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Is OCD Genetic?

Why do some people develop obsessive-compulsive disorder? Is OCD genetic, is it caused by external influences, or is some other factor responsible?

What Is OCD?

Before we address the question, “Is OCD genetic?” it may be helpful to take a moment to review what, exactly, OCD is.

As its full name (obsessive-compulsive disorder) suggests, people who have OCD can be impacted by two types of symptoms: 

  • Obsessions are persistent and unwanted thoughts, images, and/or urges. The obsessions that are characteristic of OCD are sources of considerable distress for the individuals who experience them. People who have obsessions may engage in a variety of behaviors in an attempt to avoid or suppress them. 
  • Compulsions are repetitive actions or behaviors that a person feels forced to do. Sometimes, compulsions are associated with obsessions (for example, a person with OCD may take several showers each day due to an obsession related to contamination). In other cases, people with OCD may have behavioral compulsions that are unrelated to any obsessions.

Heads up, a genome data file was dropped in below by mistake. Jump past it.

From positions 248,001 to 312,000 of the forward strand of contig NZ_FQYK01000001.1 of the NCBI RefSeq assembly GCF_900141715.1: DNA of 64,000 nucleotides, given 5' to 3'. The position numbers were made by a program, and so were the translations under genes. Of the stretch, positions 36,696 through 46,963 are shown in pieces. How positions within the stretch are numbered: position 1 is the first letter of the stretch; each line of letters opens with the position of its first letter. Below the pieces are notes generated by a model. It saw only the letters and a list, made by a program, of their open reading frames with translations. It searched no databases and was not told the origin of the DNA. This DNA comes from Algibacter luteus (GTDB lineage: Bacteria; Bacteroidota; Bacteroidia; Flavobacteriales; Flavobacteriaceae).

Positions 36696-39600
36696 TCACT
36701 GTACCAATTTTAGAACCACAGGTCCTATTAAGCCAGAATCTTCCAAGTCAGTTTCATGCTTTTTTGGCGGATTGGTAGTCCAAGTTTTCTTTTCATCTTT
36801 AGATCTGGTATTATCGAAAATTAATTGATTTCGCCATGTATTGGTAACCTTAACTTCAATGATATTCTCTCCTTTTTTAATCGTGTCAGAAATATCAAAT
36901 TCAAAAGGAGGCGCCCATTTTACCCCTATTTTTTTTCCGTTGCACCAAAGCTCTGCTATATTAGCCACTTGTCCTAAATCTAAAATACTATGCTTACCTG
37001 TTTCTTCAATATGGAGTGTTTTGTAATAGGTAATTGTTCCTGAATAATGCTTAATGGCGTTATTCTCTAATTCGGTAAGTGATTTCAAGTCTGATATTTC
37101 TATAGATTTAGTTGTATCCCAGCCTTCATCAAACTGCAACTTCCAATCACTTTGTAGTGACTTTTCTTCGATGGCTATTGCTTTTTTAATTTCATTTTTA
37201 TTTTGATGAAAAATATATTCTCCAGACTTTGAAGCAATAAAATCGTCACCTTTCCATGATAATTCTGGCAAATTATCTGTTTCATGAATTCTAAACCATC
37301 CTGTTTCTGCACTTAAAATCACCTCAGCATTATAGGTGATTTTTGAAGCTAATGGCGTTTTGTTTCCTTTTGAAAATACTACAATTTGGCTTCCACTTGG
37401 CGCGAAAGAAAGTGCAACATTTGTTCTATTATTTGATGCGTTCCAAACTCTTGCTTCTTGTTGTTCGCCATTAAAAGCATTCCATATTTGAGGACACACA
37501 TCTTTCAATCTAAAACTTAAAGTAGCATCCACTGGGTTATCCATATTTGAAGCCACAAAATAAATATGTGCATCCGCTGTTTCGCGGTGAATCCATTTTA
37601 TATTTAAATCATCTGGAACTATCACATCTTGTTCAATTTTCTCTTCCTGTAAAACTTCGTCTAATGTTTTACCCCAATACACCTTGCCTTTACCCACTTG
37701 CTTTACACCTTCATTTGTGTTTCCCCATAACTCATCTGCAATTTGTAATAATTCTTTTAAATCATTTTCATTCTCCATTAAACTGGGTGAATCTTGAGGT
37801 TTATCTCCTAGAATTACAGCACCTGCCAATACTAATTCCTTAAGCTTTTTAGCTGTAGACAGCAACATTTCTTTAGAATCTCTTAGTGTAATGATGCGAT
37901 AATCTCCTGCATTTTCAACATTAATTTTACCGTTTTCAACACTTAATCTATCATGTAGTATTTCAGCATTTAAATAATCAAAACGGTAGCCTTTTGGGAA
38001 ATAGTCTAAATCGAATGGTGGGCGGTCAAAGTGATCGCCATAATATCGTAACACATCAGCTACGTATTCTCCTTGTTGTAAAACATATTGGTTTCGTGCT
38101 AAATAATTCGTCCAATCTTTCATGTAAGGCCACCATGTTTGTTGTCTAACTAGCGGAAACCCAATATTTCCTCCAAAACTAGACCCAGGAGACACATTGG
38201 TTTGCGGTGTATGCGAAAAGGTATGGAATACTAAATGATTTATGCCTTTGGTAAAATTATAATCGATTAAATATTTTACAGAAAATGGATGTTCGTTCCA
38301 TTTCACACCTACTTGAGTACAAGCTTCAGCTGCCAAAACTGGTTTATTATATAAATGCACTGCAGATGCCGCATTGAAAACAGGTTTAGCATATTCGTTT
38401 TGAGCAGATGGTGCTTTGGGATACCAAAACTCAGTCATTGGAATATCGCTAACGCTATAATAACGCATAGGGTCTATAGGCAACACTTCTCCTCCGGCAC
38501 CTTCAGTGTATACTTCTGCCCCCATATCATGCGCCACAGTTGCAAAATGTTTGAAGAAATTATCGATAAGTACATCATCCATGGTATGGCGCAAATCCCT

A person does not need to have both obsessions and compulsions in order to be accurately diagnosed with OCD. Some people with OCD only have obsessions, some only have compulsions, and some have both types of symptoms.

Is OCD Genetic?

Is OCD genetic? This may seem like a simple, yes-or-no question, but it requires a somewhat complex response.

As is so often the case when attempting to identify the underlying cause of a mental health concern, genetics are just one of several factors that can influence a person’s risk for developing OCD.

Many reputable sources – including the authors of a November 2021 study in the American Journal of Psychiatry – report that heritability and genetics seem to play significant roles in determining whether or not someone will develop OCD. However, these sources typically qualify their reports by noting that gene variations and related concerns are accompanied by a variety of other possible risk factors.

For example, the fifth edition of the Diagnostic and Statistical Manual of Mental Disorders (DSM-5) identifies the following OCD risk factors: